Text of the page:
Juan Fuentes Martin

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Might the Filter Bubbles Effect be an ethics-free solution fot the Paradox of Choice?

I could write a huge text, but I'd rather leave the debate open: just watch the two videos and let the brainstorm begin!

In my opinion, a filter is needed on the net. There's way too many information (Paradox of Choice), and as a result people are limiting their online surfing to the point where it never or hardly conflicts their beliefs. This Filter Bubbles Effect might not be the apropriate thing simply because it adds on this reactive filter that people seem to be (at least from my perspective) already applying in their day-to-day surfing. It only reinforces the reaction agains the paradox of choice.
I'm suggesting that these automated filters might be needed, even though I agree with Pariser when on his point that they should be controled by the user who should also be able to turn them off.

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    May 5 2011: Most information is useless to most people.
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    May 4 2011: Too many choices stymies production; lack of choice allows the powerful to take over. Such a choice!

    Maybe we humans are simply not smart enough to deal with all the information we disseminate. Or, we just haven't come up with a system to deal with it all in a fair manner.

    Hal! Where are you?
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    May 7 2011: Ok so on Google you can disable the filters. The thing is how many people know that or even realise that there is a filter. In many ways the filter will never harm those who know about it. As has been pointed out just be more specific in your searches. The issue really comes in when you don't realise there is a filter, or don't understand how it works, or how to get around it. Then you end up seeing the same thing over and over which could reinforce ideas and create a false sense of public opinion or reality.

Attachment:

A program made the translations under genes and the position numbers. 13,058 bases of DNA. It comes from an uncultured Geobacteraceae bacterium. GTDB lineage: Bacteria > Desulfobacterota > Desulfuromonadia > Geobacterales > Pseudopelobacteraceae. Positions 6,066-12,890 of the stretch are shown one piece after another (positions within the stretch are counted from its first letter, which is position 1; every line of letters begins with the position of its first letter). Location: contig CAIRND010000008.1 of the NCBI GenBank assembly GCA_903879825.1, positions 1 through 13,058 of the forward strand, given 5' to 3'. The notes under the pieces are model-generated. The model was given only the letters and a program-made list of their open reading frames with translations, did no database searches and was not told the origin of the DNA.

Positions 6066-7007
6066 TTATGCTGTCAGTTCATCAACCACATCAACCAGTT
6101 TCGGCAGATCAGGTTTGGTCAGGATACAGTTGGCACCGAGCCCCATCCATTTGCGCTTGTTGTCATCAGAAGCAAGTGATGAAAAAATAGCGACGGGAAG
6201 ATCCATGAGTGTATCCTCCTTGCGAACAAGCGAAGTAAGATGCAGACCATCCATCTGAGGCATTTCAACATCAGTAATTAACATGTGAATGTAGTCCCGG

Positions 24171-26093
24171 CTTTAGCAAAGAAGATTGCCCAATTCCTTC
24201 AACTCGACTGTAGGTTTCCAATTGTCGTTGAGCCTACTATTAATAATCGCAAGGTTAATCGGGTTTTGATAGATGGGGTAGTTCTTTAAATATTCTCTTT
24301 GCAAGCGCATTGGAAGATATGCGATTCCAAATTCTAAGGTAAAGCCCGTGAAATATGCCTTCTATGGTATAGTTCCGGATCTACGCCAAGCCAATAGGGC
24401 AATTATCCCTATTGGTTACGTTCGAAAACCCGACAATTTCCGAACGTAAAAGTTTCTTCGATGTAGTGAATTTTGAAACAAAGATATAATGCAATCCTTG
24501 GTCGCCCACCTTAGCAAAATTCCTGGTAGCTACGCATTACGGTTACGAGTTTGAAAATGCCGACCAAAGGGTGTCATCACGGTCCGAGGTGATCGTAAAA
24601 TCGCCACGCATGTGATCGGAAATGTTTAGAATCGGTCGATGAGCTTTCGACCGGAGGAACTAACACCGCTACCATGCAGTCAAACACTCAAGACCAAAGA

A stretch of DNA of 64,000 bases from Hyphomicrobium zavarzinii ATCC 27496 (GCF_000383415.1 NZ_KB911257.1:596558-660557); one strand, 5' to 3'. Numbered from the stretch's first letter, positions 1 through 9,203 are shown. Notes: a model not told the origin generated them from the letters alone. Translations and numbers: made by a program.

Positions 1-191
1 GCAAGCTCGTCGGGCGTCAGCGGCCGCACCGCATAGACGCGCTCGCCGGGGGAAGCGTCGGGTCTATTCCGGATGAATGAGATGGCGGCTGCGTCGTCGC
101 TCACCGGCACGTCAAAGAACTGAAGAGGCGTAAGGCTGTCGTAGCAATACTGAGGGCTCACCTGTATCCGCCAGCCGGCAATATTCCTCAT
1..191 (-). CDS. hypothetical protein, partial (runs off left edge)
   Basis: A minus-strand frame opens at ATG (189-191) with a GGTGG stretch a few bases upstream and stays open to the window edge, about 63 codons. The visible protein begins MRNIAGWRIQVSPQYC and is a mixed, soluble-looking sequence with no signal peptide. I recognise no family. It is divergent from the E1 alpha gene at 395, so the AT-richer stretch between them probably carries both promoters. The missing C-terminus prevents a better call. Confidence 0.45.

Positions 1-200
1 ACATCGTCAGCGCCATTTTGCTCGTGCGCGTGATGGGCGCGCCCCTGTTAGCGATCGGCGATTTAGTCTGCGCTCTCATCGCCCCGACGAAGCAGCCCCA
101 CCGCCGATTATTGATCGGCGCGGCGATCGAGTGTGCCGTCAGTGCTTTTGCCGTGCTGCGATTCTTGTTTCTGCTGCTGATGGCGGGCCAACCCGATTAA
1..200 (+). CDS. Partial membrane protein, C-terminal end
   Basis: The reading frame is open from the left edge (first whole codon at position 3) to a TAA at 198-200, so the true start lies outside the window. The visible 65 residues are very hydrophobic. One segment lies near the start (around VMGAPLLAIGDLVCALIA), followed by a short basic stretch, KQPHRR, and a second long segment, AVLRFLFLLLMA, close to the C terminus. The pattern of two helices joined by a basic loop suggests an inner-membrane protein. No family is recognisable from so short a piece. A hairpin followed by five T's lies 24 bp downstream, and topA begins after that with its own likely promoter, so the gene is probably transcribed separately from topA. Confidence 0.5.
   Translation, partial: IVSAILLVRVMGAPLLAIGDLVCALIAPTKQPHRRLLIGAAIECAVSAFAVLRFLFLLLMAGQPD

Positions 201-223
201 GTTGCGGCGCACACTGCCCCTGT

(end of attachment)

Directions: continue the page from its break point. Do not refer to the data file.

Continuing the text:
The other thing is if there is a filter in place how else could it be used or misused. A person, corporation or government could act as a benign dictator and filter Climate Change deniers out of the search results. Conversely they could act as an Evil Overlord and filter for good news and health stories about smoking. Who decides who the overlord is.

    In the end we need filtering and sometimes I even wish we had more, course then I decide I am being lazy and refine my google search. If we didn't have it we would all be staring at a computer screen unable to click, frozen by indecision and regretting the choice before its made.

    Maybe what we need is a anti-filter, backwards or random filter. Something that gives us at least a taste of what doesn't make it onto our front page. Just an extra tab at the side or a box at the bottom of the page. Maybe put the filter on that front page to. The Choice we need is over the choices we get and an easy way to do it.

    In the end its not just Google and Facebook or even Yahoo News. Its what comes after them or what they themselves are tomorrow.
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    May 5 2011: I just noticed something:
    If you click in "advanced search" in google, you can disable the filters. One of them, called SafeSearch (cos of course, a search can be so very darn dangerous) might be responsible for the Filter Bubbles Effect. In the particular case of Google, it can be switched off.
    So in my opinion, the system Google has implemented is very well designed:
    _it makes it easyer and more pleasent to surf the net on a day-to-day basis.
    _it allows you to access the "big stream of information" when you need it (ex: students, people who want to build a holistic view on a particular matter...)
    Couldn't Pariser take the time to check if the bug he critises has already been fixed?

    Still, the problem is not only found in google, but in the addition of the filters that many sites like Facebook are implementing...and the debate is of course wider than these particular cases!
    • May 13 2011: I believe SafeSearch filtering only applies to the filtering of adult content and not the type of filtering the talk discusses (i.e., deciding what results to display based on calculated desirability).
  • May 5 2011: I couldn't agree more! There is a need of filters due to the extensive amount of information out there, but everyone should be able to decide whether to filter or not, what to filter, where and even when. It might seam easier to let current algorithms to do their job, but who says they are doing a perfectly tailored job? Who should decide?